496 F.2d 1165
86 L.R.R.M. (BNA) 2650, 74 Lab.Cas. P 10,082
NATIONAL LABOR RELATIONS BOARD, Petitioner,
ELIAS BROTHERS RESTAURANTS, INC., Respondent.
United States Court of Appeals, Sixth Circuit.
Argued April 2, 1974.
Decided May 29, 1974.
Peter G. Nash, Gen. Counsel, John S. Irving, Deputy Gen. Counsel, Patrick Hardin, Associate Gen. Counsel, Elliott Moore, Deputy Associate Gen. Counsel, William Wachter, Elinor Hadley Stillman, Attys., National Labor Relations Board Washington, D.C., on brief, for petitioner.
John Katsoulos, Huntington Woods, Mich., on brief, for respondent.
Before CELEBREZZE, LIVELY and ENGEL, Circuit Judges.
The National Labor Relations Board has petitioned for enforcement of its order issued against respondent, reported at 204 NLRB No. 113.
The Board found that respondent violated Section 8(a)(1) of the Act, 29 U.S.C. 158(a)(1), by discharging its employee Patricia Clark for exercising rights guaranteed to her by Section 7 of the Act, 29 U.S.C. 157. The employee Clark was a waitress at an independently owned restaurant which was franchised by respondent. She was discharged on August 17, 1972 near the end of her work shift. The evidence shows that the air conditioning in the restaurant where Miss Clark worked had been off a number of times during the summer of 1972 and that she and other employees had complained to the manager. On the morning of August 17 the restaurant was hot and the floor in the area where the waitresses picked up orders was wet. Miss Clark and several of the other employees complained and the manager told them that she was hot too and that nothing could be done about it.
A meeting of all the employees had previously been scheduled for 4:00 p.m. on August 17, and Miss Clark requested the manager to have the owner present so that the complaints of the employees could be considered. The manager refused to call the owner, but dialed his number and permitted Miss Clark to talk with him. He responded to the request by stating that the manager was in charge and that he did not plan to deal with the complaints personally, though he finally agreed to come to the restaurant. The franchised restaurant where Miss Clark worked was non-union and there was no established procedure for handling employee complaints. Throughout the morning the employees, with Miss Clark acting as spokesman, continued to complain about the heat, wet floor and a shortage of spoons. Miss Clark suggested within the hearing of the manager that all waitresses walk out as a means of getting relief from the bad working conditions. The record does not disclose that any employee agreed to join Miss Clark in a walkout. The manager informed the owner that Miss Clark was attempting to get the girls to walk out. It was testified by the manager that Miss Clark was discharged because she had kept everyone upset and that the restaurant could not operate properly because of the disturbance which Miss Clark created.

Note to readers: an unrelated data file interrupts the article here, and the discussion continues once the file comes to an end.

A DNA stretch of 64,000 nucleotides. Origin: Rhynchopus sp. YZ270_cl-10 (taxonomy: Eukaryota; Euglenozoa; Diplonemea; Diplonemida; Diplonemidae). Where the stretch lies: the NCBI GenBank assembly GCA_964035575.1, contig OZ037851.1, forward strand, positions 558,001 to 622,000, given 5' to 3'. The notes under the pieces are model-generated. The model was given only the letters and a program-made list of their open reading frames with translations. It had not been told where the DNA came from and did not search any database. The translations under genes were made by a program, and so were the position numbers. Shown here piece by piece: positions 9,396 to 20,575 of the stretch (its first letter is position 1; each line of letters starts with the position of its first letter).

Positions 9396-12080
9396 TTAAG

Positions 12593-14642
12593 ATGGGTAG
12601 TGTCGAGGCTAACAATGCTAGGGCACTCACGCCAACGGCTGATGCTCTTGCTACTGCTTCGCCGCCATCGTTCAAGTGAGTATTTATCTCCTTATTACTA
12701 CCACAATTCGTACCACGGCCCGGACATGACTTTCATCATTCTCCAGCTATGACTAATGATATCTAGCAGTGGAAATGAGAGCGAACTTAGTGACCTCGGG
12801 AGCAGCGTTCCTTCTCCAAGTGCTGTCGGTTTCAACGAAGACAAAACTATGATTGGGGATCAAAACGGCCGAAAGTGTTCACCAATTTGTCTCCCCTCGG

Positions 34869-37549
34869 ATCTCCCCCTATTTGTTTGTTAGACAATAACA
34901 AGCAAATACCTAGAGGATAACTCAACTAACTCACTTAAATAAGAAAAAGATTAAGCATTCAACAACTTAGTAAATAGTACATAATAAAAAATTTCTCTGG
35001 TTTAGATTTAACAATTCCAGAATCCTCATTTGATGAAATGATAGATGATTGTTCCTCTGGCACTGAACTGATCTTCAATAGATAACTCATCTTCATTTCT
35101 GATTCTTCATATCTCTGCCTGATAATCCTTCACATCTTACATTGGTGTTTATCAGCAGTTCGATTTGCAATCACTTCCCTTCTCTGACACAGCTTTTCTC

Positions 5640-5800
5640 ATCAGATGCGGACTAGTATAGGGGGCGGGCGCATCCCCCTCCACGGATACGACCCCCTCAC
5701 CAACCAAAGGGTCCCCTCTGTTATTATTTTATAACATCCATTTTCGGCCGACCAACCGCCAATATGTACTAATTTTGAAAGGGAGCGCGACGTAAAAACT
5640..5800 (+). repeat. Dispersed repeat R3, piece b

Following her discharge, Miss Clark applied for work as a waitress at one of respondent's compny-owned restaurants. The manager knew Miss Clark from having worked with her previously and agreed to hire her, beginning September 4. Though there was a dispute as to whether Miss Clark told the manager that she had been discharged or that she had quit, the administrative law judge credited the testimony of Miss Clark When officials of respondent learned of Miss Clark's discharge by the franchised restaurant, they instructed the manager who had agreed to hire her on September 4 not to put her to work. When Miss Clark reported for work on that date she was told she could not be hired.
The respondent does not contest the fact that Miss Clark was entitled to the protection of the Act as an applicant for a job at the company-owned restaurant. Thus it would be an unfair labor act to refuse to put her to work there because of her discharge by the franchised restaurant if that discharge violated her Section 7 rights. The activities in which Miss Clark was engaged on August 17, consisting of protests over working conditions and efforts to persuade other employees to join a walkout in order to bring the seriousness of their complaints to the attention of the owner, were protected concerted activities. N.L.R.B. v. Washington Aluminum Co., 370 U.S. 9, 82 S.Ct. 1099, 8 L.Ed.2d 298 (1962); N.L.R.B. v. Evans Packing Co., 463 F.2d 193 (6th Cir. 1972); N.L.R.B. v. KDI Precision Products Co., 436 F.2d 385 (6th Cir. 1971). The evidence shows that a running dispute which occurred over a period of several weeks culminated in the activities of August 17. The nature of the controversy, and its protected status, were not altered by the fact that respondent was making efforts to have the air conditioning repaired. N.L.R.B. v. Washington Aluminum Co., supra, at 16.
The factual issue determined by the Board was respondent's motivation in discharging Miss Clark and the general counsel had the burden of proof. N.L.R.B. v. Howell Automatic Machine Co., 454 F.2d 1077, 1080 (6th Cir. 1972). While there was positive evidence by respondent that the discharge was for reasons other than Miss Clark's attempts to organize a walkout at the franchised restaurant, there was also proof that this was at least partially the reason underlying the decision not to hire her. It is not necessary that a prohibited reason be the sole one. If the discharge is motivated in part by activities protected by the National Labor Relations Act it is a violation of Section 8(a)(1). Considering the record as a whole, we conclude that the Board correctly determined that there was substantial evidence to support the finding that Miss Clark was unlawfully penalized for exercising rights guaranteed to her by Section 7 of the Act.
Enforcement of the Board's order is granted.